Top-down vs. bottom-up — whole vs. parts

In the beginning, I was approaching The Nature of Order with this question in mind: “Is this theory a top-down or is it a bottom-up approach?”. Some aspects look clearly like a top-down approach. You keep looking at the whole and differentiate the parts more and more. But other aspects look more like bottom up: you take one step at a time, making decisions based on the current environment.

When Alexander later talks about the unfolding process and even more specifically in Book 3 about how to “reconcile two systems” of solids and voids or matter and space and achieve deep interlock between them, it became clear to me that he is talking about both at the same time.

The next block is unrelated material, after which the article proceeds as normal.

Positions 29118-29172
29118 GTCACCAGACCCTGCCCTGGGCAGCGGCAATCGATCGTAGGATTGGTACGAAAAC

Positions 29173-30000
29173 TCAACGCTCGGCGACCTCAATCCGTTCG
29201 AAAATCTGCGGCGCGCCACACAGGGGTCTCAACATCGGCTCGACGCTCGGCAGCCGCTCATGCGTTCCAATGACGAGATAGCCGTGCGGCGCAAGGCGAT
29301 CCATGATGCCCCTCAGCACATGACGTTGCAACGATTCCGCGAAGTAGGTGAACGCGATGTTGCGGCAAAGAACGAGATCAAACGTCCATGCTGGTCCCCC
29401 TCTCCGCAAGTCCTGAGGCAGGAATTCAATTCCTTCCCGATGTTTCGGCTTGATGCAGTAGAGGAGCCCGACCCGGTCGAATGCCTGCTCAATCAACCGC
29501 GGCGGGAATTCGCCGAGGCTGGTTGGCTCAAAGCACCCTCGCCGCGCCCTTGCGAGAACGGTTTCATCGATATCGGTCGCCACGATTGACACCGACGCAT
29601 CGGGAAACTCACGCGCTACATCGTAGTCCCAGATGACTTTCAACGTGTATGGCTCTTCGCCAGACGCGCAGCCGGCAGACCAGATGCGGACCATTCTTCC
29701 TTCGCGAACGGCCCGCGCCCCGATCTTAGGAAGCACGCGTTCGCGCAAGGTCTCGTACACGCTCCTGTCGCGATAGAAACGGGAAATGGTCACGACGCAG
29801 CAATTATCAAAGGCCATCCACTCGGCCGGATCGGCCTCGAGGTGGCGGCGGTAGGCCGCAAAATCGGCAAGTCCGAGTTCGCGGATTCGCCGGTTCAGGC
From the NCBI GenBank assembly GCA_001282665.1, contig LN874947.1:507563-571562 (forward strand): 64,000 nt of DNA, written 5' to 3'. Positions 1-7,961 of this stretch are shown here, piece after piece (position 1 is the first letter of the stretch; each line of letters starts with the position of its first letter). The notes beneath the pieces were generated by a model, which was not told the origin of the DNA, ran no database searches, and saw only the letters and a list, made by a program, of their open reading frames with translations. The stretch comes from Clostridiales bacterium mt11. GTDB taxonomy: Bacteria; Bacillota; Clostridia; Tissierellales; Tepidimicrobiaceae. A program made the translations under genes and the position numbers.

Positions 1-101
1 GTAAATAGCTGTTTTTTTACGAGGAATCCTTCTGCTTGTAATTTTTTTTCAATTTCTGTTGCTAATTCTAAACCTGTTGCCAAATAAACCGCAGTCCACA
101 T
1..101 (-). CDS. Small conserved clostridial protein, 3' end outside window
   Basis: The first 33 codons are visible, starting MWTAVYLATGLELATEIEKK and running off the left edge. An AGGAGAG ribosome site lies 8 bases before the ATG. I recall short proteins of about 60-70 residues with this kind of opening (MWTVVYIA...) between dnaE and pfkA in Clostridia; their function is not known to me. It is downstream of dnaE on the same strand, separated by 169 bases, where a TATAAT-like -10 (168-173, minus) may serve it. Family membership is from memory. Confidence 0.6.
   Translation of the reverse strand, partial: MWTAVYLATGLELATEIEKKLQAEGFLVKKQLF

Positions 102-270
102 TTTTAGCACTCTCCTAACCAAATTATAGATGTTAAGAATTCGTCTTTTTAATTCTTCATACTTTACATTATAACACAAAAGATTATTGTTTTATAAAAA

Splitting solutions into either “top-down” or “bottom-up” is an analytical step itself deeply rooted in the mechanical worldview that everything is a machine-like mechanism that can be broken down into parts to be better understood, or organized into distinct categories which allow us to focus on parts in isolation.

Alexander’s critique applies to something rather specific such as building as much as it does to the meta-level of cognition and sense-making.

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